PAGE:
“What a great thing Todd Stansbury has done, putting Jackets Without Borders together,” she added. “I think it’s amazing. I think any time you do something bigger than yourself and you’re giving back and helping other people, you help yourself. What a great opportunity for these student-athletes to get to do this.”
Junior guard Francesca Pan and sophomore forward Lorela Cubaj will use the time to go back to Italy, although it will be hard to keep them off the basketball court. Joseph doesn’t expect to, but is pleased about the court upon which they’ll be playing.
“They both are playing with the National Team so they’re going to be gone from Georgia Tech pretty much the whole summer, but it’s good for them that they get some time off and an opportunity, even take some classes online but not have to be in Atlanta,” she said. “They get to stay around their families and they get to be in Italy. Those are the things that are important to them. That’s why it’s a great opportunity.”
What the rest of the team does during the time off is up to them.
“I want them to rest. I don’t necessarily want them to be in the gym. I don’t necessarily want them lifting weights and running,” she said. “I want them to enjoy their lives and come back ready to go in June because it’s just so important for the development of the total person.”
Part of that development is their ability to self-start and test their discipline should they choose to work out.
“I want them to go this month and try to become the best players they can become without us standing over them,” Joseph said. “You’ll be able to tell when they come back in June who worked, who put the time in, who became the better player. Who’s a self-starter without a coach standing over them. So I think it’s really important that we give them the freedom and the opportunity to figure it out and not have a coach telling them what to do every day.”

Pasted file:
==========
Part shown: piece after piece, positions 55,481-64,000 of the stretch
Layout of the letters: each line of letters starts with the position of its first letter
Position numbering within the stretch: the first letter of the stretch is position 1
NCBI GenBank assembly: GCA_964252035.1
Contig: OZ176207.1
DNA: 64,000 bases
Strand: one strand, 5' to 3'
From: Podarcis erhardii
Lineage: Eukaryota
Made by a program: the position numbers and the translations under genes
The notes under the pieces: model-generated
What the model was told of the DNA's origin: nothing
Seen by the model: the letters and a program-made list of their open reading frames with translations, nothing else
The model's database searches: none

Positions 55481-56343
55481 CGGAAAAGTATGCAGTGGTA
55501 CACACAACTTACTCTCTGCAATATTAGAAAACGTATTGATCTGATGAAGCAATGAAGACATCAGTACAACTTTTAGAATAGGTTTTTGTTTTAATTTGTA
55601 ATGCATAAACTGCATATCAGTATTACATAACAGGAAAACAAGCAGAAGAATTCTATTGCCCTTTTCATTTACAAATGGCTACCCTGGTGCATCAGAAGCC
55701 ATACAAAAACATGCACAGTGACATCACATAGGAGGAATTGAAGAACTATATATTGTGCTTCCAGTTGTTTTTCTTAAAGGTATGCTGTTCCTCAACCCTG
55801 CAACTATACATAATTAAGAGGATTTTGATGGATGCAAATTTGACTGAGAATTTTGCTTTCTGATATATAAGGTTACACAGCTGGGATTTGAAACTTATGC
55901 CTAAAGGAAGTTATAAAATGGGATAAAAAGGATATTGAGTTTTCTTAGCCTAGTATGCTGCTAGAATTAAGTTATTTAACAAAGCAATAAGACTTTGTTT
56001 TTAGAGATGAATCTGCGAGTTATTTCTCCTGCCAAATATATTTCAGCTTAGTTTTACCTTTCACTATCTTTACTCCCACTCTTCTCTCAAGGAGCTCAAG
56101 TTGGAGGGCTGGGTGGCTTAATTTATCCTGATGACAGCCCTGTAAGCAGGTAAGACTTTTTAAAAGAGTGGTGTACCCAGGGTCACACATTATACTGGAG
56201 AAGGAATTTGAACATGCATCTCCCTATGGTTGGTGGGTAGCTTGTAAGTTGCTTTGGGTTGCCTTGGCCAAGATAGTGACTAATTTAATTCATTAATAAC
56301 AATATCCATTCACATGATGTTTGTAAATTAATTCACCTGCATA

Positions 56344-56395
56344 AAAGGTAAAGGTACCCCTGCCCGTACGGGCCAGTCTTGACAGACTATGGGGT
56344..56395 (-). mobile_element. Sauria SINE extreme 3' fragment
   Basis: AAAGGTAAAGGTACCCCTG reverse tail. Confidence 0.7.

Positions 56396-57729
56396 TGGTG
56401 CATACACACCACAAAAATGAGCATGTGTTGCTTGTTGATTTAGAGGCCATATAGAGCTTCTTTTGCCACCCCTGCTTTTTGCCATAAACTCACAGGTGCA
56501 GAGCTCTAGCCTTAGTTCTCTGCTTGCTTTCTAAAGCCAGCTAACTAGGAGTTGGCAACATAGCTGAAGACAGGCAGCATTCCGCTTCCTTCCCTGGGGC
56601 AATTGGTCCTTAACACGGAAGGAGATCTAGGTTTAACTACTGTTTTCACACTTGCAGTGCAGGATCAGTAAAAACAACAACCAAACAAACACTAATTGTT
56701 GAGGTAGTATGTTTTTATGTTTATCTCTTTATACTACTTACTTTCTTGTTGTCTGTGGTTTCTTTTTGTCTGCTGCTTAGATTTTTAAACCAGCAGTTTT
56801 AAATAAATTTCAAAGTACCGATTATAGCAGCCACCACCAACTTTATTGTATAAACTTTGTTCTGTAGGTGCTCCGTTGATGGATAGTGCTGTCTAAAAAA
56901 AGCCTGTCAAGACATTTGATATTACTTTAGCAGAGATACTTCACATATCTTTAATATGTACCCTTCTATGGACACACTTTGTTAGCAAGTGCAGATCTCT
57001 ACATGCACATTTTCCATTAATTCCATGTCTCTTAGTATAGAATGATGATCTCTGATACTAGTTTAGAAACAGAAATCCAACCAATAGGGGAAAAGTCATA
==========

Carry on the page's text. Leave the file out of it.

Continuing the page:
Joseph and her staff won’t be sitting idly by. That’s a task that Joseph admits is hard enough for her this week during the NCAA-imposed seven-day moratorium on recruiting.
“I feel kind of lost. I feel like I’m supposed to be doing something,” she said, with a laugh. “I’m so used to the grind of taking phone calls every second that I’m in the car or thinking, ‘What’s next? What’s next?’ with recruiting.
“Obviously all my staff is going to take a vacation,” she added. “We’re going to meet and talk about player development and our offensive and defensive system and what we want our team improving moving forward. So we’re just going to sit in May and plan for June and July, our player development. Obviously, we’ll spend time recruiting but just tweaking some things offensively, defensively to get ready for the season.”
Whether this May off is part of the future is still to be determined.
“I don’t know. I’m going to see how this works out,” she said. “I kind of like it. There’s plenty of time in June to get the kids ready for the next season. I think it’s really important that they have balance and they get a chance to rest mentally, emotionally, physically.”